Sunday, January 03, 2010

What I am Listening to Today: Avner Dorman Concerti

I would surmise that the number of mandolin and piccolo concerti written in the last century or two can be counted on one hand. Both instruments have limits in sound quality, dynamics and range that present a challenge to a composer creating a concert work. The mandolin has all but disappeared from modern compositions but the piccolo of course hangs on in orchestras and especially marching bands.

Avner Dorman seemed to relish the challenge of making dramatic and coherent showpieces for these two diverse instruments and has produced a Mandolin Concerto (2006) and a Piccolo Concerto (2001). Both these fascinating pieces were recently recorded and released on the Naxos label along with "Concerto Grosso" for 2 violins, viola, cello and harpsichord from 2003 and an early Piano Concerto in A from 1995 when the composer was barely out of his teens.

Of all the works on the disc, I have turned most frequently to the colorful, almost exotic, baroque/jazzy Mandolin Concerto. Dorman lists baroque music, jazz and contemporary rock music as influences and all can be heard in this compact 17 minute concerto. There is a baroque linearity to the piece, forward motion and line are more important than harmony, even in slower movements. Dorman finds many ways to milk the unique sound and technique of this ancient instrument, tone clusters, sharp pizzicati, frequent use of the tremolo to sustain pitches over time, which the composer states leads to a central conflict over motion and stasis. (Note here, Dorman's notes to the disc are delightfully informative and shed some real insight on his creative mind.) Like a baroque composition, the piece is breezy, full of notes but mixed with the freer use of rhythm that comes from exposure to ethnic and pop music.

Frankly the piece is fun, never a dull moment here.

The Piccolo concerto is all about rock and jazz to my ear. Driving beats, forward motion, free flowing melodic figures, repetition, with a laid back "coolness" that is truly jazz inspired. This is not a swipe at the work, but it frequently took me back to the wonderful Claude Bolling Jazz Suites that were so popular in the 70's, especially the one for flute that made Jean-Pierre Rampal into a jazz sensation. One of Dorman's strengths is that he can take all these influences, cascades of notes and sounds and put them in recognizable musical forms. His recent showy Piano Concerto "Lost Souls" despite all the theatrics and conjuring of sounds and styles of past composers, had a recognizable sonata form first movement. The Piccolo concerto also wraps all the rock and jazz elements into a tight baroque concerto form. Thus instead of a muddle of sounds and styles, the concerti make complete musical sense.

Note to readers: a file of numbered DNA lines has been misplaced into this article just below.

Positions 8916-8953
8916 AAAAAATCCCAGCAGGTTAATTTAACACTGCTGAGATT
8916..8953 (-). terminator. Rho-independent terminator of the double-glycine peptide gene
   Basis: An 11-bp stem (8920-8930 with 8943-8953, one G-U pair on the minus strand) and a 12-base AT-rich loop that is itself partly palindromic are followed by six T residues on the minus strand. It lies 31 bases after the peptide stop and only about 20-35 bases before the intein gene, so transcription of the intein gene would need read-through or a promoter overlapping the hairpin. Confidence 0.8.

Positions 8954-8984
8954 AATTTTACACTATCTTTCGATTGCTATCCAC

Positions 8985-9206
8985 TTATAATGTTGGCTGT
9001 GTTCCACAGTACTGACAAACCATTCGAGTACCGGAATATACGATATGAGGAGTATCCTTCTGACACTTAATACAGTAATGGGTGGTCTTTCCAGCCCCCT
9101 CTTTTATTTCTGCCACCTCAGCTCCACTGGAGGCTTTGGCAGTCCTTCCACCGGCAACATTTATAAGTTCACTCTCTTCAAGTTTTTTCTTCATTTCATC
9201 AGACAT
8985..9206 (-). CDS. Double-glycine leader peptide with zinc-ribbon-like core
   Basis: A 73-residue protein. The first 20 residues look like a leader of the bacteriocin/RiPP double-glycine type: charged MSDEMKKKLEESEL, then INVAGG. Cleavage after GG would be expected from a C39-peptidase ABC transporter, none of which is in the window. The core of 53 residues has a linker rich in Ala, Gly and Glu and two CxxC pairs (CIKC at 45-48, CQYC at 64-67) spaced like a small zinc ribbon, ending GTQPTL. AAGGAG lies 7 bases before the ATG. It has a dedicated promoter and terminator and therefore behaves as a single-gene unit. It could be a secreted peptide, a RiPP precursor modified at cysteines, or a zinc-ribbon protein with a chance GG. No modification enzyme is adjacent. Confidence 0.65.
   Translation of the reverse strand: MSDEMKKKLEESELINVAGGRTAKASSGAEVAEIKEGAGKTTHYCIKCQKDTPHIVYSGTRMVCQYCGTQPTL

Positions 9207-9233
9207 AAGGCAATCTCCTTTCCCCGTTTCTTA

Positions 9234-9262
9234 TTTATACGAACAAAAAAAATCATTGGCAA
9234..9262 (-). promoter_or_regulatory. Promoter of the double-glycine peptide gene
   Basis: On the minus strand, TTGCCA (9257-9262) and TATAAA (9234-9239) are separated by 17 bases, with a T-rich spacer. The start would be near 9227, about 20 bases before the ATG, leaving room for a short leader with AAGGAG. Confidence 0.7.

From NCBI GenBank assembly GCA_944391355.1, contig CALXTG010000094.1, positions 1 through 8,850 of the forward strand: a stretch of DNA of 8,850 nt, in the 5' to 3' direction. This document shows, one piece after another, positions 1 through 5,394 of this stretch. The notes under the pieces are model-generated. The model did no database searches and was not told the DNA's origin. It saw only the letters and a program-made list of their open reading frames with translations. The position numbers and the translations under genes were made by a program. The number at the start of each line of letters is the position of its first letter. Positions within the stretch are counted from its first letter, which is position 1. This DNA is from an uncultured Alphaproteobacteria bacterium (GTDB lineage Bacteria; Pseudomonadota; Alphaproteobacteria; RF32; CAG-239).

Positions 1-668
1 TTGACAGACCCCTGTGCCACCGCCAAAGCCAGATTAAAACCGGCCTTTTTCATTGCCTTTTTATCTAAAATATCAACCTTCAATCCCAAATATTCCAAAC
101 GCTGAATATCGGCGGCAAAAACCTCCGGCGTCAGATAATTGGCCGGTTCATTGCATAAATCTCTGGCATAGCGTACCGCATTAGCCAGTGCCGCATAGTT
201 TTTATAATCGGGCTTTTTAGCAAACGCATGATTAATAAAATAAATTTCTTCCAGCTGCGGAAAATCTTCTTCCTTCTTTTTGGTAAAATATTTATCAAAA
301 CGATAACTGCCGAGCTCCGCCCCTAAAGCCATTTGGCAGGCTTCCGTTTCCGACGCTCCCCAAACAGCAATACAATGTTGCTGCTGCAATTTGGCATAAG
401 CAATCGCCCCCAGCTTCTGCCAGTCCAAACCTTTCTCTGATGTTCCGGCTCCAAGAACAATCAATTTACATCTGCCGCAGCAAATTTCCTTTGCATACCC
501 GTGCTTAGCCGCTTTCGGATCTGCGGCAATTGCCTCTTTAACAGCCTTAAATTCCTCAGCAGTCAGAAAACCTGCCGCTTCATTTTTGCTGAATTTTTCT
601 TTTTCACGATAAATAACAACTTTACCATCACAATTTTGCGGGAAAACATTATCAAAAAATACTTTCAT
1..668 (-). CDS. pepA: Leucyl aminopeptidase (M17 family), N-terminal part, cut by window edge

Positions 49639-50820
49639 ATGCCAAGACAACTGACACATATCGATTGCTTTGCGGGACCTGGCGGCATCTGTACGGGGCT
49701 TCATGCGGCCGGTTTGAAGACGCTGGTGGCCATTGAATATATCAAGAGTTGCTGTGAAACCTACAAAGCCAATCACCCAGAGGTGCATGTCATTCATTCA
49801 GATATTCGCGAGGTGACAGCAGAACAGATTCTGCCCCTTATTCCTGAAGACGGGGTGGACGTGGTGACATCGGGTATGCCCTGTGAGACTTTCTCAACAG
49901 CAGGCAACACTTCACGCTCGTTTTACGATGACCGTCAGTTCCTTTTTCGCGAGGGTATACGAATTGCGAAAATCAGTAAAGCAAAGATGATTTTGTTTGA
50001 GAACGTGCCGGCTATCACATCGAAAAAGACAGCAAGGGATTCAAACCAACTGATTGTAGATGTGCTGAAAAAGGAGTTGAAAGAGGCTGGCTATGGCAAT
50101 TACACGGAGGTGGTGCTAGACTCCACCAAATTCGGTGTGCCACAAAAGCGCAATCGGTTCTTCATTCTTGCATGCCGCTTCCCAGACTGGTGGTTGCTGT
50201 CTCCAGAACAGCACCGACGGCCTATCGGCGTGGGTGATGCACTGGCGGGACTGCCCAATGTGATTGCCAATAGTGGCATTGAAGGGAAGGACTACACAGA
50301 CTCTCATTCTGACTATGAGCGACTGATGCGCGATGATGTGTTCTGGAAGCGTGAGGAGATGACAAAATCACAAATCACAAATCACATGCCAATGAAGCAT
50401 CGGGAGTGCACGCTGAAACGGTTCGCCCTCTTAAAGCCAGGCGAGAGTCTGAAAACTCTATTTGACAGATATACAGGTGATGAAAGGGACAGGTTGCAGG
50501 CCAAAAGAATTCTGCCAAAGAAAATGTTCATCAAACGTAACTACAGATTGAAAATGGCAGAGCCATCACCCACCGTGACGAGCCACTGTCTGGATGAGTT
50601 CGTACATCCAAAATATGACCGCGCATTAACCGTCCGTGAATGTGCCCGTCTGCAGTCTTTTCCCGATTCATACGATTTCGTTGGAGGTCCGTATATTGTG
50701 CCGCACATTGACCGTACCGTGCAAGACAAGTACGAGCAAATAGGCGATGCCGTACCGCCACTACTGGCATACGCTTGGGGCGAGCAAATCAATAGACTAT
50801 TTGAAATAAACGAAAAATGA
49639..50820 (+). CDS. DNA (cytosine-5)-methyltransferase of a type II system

The Concerto Grosso is a bit of a different animal; more weighty, a bit darker and less jazzy than the concerti. Modeled after Handel's series of Concerti Grossi, the work is still tuneful, highly approachable, frequently dramatic and a welcome addition to tradition of 20th and 21st century composers updating, as it were, older forms.

The recording ends with a breezy Bachian Piano Concerto from the composer's 20th year. Even then Dorman showed his prowess in combining baroque forms with contemporary influences, even, according to his notes, the Police and Stravinsky.

The disc Naxos 8.559620 is released January 26th, but I got to sneak a peek through the invaluable Naxos Music Library program. Worth its weight in gold, in my opinion.

As is this fine and entertaining disc.

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